Don’t Create a Budget Yet. Part 2 – Figure Out What To Budget.

This is the second of three posts getting you to a workable budget. The first post, Don’t Create a Budget Yet. Part 1 – Find Out Where It Goes., talked about tracking what you currently spend. This is important because it shows you how you spend your money. This leads to the next phase looking at all that data to figure out what you need to do.


Step 1: Review the data.

Look at the spreadsheets that you created. They show what you’ve actually been spending money on. If you followed Step 1 in the last post and agreed not to lie, then this will be a good place to build your budget from. Look over the data and see what you’ve been spending your money on. Are you spending it where you really want to spend it?

Step 2: Revise Your Categories.

Rewrite the information out in different ways. This part is up to you. Find out the best way to organize your data so that you can see what you need. For example, you may want to include a bunch of stuff like soap and paper towels, under household items. Or you may want to lump it together with groceries if you buy them all at the same place at the same time. If you aren’t concerned about your utilities you may want to group them. Or you may want to list them separately. The point is to organize the categories in a way that will be useful to you when you’re actually using your budget.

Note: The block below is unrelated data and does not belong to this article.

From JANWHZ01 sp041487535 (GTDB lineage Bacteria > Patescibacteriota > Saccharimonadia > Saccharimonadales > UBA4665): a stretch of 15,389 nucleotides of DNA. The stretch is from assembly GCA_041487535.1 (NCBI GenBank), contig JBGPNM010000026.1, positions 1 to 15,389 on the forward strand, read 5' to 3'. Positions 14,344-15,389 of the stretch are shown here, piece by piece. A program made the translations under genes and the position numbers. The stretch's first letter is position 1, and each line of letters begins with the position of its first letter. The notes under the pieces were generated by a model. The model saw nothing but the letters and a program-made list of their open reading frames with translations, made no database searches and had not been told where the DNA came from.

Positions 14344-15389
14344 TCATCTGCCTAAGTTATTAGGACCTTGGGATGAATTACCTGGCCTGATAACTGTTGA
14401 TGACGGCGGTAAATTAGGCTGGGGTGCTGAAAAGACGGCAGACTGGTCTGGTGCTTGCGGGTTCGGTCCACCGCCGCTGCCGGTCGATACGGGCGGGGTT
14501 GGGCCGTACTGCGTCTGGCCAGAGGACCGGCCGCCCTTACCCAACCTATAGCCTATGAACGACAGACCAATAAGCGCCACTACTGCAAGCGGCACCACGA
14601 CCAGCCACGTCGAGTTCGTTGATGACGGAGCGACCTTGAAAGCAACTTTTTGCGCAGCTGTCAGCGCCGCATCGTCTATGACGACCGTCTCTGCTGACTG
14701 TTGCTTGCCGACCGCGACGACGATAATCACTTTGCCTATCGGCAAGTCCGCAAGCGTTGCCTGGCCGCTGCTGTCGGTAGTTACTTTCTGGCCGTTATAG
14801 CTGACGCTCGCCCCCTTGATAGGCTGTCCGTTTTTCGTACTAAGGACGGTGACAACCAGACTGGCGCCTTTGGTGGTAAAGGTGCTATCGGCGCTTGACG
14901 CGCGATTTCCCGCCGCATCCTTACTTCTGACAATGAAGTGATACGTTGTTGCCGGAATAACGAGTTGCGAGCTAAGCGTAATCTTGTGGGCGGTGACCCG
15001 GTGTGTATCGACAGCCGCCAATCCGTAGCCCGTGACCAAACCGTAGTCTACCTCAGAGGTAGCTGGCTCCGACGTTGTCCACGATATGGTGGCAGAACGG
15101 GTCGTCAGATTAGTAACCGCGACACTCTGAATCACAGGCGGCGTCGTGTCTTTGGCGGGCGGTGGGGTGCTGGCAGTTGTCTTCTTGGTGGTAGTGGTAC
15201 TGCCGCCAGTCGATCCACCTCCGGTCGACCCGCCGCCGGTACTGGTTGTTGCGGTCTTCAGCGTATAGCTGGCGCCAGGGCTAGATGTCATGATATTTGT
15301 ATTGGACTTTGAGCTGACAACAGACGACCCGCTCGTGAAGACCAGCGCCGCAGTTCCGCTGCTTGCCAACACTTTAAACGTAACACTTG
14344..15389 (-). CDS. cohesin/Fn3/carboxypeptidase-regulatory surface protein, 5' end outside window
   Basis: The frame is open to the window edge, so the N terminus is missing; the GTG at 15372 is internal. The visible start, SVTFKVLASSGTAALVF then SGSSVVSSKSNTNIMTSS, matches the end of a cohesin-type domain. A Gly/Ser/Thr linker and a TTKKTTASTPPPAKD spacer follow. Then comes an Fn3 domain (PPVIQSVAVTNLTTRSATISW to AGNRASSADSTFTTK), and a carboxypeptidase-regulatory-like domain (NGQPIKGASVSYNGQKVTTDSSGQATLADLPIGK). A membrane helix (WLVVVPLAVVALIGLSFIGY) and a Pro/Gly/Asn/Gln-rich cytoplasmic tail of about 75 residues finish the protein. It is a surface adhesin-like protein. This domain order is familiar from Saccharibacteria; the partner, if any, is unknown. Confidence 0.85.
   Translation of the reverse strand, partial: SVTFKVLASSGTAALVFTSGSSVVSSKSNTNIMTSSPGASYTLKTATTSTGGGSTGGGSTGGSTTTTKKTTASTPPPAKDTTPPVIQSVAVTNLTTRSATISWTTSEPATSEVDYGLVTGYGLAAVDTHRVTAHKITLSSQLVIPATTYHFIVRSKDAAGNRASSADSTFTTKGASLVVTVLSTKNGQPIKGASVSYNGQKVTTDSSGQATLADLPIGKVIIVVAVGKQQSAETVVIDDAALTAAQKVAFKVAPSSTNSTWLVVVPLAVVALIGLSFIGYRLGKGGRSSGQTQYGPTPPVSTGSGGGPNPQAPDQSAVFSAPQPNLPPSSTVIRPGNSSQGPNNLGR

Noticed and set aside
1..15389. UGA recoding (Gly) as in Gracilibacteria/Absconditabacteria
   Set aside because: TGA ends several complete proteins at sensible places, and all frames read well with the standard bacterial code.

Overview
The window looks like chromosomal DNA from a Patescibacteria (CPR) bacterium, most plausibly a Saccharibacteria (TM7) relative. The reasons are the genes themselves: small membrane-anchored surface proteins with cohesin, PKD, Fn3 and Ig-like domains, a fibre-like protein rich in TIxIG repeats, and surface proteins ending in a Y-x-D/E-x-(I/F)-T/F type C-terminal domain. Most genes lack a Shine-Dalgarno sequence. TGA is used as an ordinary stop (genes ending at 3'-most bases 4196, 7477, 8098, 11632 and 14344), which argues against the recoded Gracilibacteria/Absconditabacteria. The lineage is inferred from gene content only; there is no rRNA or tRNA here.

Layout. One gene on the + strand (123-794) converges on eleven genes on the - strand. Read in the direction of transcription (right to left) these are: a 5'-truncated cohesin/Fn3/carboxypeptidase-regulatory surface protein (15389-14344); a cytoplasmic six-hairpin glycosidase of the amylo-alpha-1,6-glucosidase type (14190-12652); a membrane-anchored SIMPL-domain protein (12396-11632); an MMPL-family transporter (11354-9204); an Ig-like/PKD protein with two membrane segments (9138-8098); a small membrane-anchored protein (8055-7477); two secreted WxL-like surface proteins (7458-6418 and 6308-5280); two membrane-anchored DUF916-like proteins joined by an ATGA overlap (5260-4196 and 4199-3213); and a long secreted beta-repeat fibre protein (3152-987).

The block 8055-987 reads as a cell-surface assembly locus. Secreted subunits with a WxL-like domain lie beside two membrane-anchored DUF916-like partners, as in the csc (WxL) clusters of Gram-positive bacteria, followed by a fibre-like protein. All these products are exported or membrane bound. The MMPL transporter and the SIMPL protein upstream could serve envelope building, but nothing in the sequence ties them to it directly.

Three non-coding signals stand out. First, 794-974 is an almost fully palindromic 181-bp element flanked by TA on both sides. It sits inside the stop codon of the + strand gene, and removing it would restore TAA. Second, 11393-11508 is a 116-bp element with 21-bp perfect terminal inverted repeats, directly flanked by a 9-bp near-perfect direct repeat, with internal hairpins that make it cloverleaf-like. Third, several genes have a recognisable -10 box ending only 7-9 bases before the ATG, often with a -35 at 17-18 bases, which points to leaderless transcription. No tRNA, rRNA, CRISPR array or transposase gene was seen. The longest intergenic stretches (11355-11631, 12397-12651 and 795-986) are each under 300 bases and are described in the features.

Step 3: Deal with the extra stuff.

You’re going to find that each month you had a few items that don’t really fit into any one particular category. I have a line item in my budget called Misc Expenses. Group your extra items under a category like that. This will help deal with the unexpected expenses each month.

Step 4: Look at the data again.

Summarize up the data into your categories and look at how much you spent on each of those categories each month that you were tracking your spending. Does that seem like a lot? Is it less than you expected? For most people it’s more than they expected. But this is your starting place for making your actual budget.


Now that you have your historical data and you have it grouped in a way that makes sense you can start on your actual budget. My next post will cover putting that budget together.


What are some things that you look at when you’re reviewing your spending?

Leave a Reply

Your email address will not be published. Required fields are marked *